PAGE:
Michael Hirsh

Stories by Michael Hirsh

  • Derivatives Regulation Has Loopholes

    Wall Street's biggest banks aren't just back to handing out fat bonuses. They're also engaged in a stealth lobbying effort to keep one of their main sources of profits—derivatives—free of government control. These are the unregulated financial instruments, like credit default swaps, that helped cause the crash. To take the heat off itself, the banking industry has stood aside as a newly formed group, the Coalition for Derivatives End-Users, fights efforts to curb the use of exotic securities. The group includes Wall Street's biggest corporate customers, from Apple to Whirlpool, organized by the Chamber of Commerce, the National Association of Manufacturers, and the Business Roundtable. The lobbying met with some success last week, finding support among Wall Street–friendly "new Dems." The House Financial Services Committee passed a bill that its chairman, Rep. Barney Frank, said would force "large numbers" of derivatives trades to be done on open and regulated exchanges. But critics...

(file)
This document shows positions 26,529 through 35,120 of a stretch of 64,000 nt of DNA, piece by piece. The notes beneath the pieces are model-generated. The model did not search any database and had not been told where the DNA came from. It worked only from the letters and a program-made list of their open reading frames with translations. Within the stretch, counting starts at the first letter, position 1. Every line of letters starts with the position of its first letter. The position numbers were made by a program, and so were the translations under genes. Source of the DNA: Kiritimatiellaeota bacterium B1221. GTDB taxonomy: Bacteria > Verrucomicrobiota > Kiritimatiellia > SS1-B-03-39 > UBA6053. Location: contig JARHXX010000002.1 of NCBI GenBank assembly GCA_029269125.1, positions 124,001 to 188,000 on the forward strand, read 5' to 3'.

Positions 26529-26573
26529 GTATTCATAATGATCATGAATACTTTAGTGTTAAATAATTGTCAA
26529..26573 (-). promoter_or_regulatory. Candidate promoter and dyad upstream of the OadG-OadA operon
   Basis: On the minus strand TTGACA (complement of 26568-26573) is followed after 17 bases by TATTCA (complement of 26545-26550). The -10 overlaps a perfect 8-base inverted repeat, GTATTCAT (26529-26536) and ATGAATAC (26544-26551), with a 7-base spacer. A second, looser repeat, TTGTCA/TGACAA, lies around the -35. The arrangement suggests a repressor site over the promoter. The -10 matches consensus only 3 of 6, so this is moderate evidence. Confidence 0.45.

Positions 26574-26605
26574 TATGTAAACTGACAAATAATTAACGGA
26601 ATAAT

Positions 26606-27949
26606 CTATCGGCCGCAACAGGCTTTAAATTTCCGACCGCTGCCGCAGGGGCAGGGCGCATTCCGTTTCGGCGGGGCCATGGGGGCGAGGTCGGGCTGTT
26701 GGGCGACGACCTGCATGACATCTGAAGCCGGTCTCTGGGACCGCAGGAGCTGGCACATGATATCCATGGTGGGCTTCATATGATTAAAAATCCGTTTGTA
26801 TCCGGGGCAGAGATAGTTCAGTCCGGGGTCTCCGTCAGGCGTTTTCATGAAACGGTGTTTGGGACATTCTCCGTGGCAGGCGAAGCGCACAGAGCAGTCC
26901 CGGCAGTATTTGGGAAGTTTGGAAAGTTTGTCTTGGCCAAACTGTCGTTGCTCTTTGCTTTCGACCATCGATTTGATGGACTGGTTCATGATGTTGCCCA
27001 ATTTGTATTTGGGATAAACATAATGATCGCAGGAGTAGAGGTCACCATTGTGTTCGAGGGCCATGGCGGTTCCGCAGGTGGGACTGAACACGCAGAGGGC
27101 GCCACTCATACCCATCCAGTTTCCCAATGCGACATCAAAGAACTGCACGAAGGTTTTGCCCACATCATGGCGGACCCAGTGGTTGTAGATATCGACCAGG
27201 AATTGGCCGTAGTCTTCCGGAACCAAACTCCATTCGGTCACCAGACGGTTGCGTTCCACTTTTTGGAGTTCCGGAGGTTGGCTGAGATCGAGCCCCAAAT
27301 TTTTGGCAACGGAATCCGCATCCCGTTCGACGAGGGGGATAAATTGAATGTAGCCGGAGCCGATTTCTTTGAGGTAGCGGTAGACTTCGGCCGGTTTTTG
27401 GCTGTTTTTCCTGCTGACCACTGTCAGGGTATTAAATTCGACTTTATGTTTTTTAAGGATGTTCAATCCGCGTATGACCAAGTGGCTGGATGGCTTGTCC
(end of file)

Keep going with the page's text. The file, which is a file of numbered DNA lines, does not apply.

• A Russian Stars in Geneva

    Much was made of the meeting between U.S. diplomat Bill Burns and Iran’s nuclear negotiator, Saeed Jalili, in Geneva on Thursday. The 45-minute one-on-one was a breakthrough for the Obama administration, which has been trying to “engage” with Tehran for nine months. But perhaps the bigger star of the nuclear talks was Sergei Ryabkov, the Russian deputy foreign minister who has not been a big player until now, according to a European participant....
  • Don't Dump on the Hedge Funds

    Hedge funds took the blame for much of last year's financial havoc, but the fact is that they have played a much more benign role than is commonly thought. Sure, plenty of funds went under with the market plunge: a record 1,471 in 2008 out of a total of 6,845, according to the Chicago tracking firm Hedge Fund Research. But the government didn't bail out a single one. That's the way capitalism is supposed to work: incompetents go out of business, smart guys clean up. And overall, the hedge-fund industry has shown remarkable resiliency, turning in a gain of more than 12 percent for the first seven months of 2009. The firms that caused most of the trouble on Wall Street were not hedge funds but big investment banks and insurance companies trying to act like hedge funds. They did a lot of risky proprietary trading with other people's money, and they failed. "The hedge-fund industry has frankly acquitted itself fairly well," says Dan Gertner of Grant's Interest Rate Observer. "Much...
  • U.S. Policy Toward Cuba Hasn't Changed Yet